This also describes the Eco-Shed I built in my front yard, the writing studio that became an obsession and a curse—the building that is at the heart of Almost Green.
My book “embodies the dialogue we are all a part of , the contractions, the impossibility of it, the need to do it,” said Miller. “I hope that is implied in this object.”
“It is about doing something that doesn’t make any sense, it embodies all the absurdity of everyday reality.”
Miller is an accomplished artist. He has held 35 solo shows, all over the world. Currently, he is showing in a traveling museum show in Mexico and his next solo show opens January 9th in Bern, Switzerland. In August 2013, he will have a solo museum show at the National Academy Of Sciences in Washington, DC. That work is about a collaboration with the 2003 Nobel Laureate in Chemistry, Rod McKinnon.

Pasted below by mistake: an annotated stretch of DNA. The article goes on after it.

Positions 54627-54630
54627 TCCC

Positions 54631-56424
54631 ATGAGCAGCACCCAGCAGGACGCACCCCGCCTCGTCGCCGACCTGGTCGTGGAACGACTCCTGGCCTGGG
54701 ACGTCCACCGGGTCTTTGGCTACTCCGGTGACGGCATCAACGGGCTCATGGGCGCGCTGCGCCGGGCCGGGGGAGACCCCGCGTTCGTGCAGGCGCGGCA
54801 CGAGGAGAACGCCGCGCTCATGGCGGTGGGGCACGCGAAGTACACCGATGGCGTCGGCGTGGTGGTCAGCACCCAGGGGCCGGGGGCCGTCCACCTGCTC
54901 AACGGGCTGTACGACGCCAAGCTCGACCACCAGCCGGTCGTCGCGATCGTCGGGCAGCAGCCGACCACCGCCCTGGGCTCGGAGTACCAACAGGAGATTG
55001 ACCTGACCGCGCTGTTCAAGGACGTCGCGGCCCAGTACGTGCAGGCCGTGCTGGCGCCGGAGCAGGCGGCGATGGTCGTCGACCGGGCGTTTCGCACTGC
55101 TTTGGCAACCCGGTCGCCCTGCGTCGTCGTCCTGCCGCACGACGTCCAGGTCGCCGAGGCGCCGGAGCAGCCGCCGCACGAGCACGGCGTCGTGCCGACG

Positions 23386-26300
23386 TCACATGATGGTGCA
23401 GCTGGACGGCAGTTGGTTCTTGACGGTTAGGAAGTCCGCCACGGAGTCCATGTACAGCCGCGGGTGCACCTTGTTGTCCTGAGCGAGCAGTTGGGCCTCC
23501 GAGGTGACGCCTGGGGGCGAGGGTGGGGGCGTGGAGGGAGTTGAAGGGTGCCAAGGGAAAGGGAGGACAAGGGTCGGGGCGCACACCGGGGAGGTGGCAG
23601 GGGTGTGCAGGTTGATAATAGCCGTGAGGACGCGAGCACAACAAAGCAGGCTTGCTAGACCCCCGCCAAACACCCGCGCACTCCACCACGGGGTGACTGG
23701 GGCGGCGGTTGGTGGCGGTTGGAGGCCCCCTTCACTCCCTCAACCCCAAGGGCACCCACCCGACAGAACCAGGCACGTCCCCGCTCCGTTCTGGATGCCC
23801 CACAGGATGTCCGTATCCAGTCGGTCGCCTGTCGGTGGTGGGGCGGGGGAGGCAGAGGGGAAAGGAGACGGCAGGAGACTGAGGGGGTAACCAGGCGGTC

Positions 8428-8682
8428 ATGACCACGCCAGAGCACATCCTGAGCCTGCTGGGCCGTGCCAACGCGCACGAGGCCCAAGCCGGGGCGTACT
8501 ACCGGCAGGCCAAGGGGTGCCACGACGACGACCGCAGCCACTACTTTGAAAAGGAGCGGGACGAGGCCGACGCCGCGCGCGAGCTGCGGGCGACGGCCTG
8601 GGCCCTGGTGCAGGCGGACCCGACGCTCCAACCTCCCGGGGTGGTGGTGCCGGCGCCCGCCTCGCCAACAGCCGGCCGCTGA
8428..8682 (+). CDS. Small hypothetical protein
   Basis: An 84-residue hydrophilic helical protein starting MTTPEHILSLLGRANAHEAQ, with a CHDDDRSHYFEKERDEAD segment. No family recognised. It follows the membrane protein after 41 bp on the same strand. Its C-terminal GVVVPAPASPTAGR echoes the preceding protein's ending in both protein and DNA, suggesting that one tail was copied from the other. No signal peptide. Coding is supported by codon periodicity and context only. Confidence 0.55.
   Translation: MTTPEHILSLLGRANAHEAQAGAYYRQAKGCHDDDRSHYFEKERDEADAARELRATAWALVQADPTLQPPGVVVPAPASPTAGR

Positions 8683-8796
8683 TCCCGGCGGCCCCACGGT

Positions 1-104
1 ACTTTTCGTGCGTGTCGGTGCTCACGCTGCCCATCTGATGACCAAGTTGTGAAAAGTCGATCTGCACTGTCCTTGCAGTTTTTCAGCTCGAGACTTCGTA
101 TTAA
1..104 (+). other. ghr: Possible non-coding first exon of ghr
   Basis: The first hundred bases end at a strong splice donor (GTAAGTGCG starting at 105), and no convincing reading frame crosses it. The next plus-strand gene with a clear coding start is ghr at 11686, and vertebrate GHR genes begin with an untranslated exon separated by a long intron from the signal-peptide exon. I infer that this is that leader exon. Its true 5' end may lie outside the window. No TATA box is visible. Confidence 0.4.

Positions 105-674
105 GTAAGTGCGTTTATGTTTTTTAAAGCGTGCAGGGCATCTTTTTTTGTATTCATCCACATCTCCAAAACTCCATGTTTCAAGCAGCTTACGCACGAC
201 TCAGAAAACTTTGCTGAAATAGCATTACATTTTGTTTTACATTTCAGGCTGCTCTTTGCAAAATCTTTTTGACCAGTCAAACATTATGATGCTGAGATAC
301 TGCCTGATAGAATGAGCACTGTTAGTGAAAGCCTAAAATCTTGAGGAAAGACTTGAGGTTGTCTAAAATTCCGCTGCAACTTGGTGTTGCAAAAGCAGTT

Miller does not yet have a name for this new work, but he is shipping it to me to check out first-hand, and sign, before sending back.
I can’t wait to see it.
Postscript, January 24 2013:
I don’t have the book yet, but Steve has sent along two additional images, including the dust jacket.
Watch “Climate of Doubt,” a fascinating PBS Frontline documentary.
How would you spend $125 million to make your community stronger, healthier, and more prosperous and liveable? That’s the question the new Better Future Fund project asks.
The project is a collaboration between Clean Energy Canada at Tides Canada (where I work), the B.C. Sustainable Energy Association, and the David Suzuki Foundation. It’s an experiment to engage British Columbians on the carbon tax review. It’s based on the idea that British Columbia’s carbon tax is a good policy that is working as designed — it is starting to reduce fossil fuel use in the province. But it could be made stronger.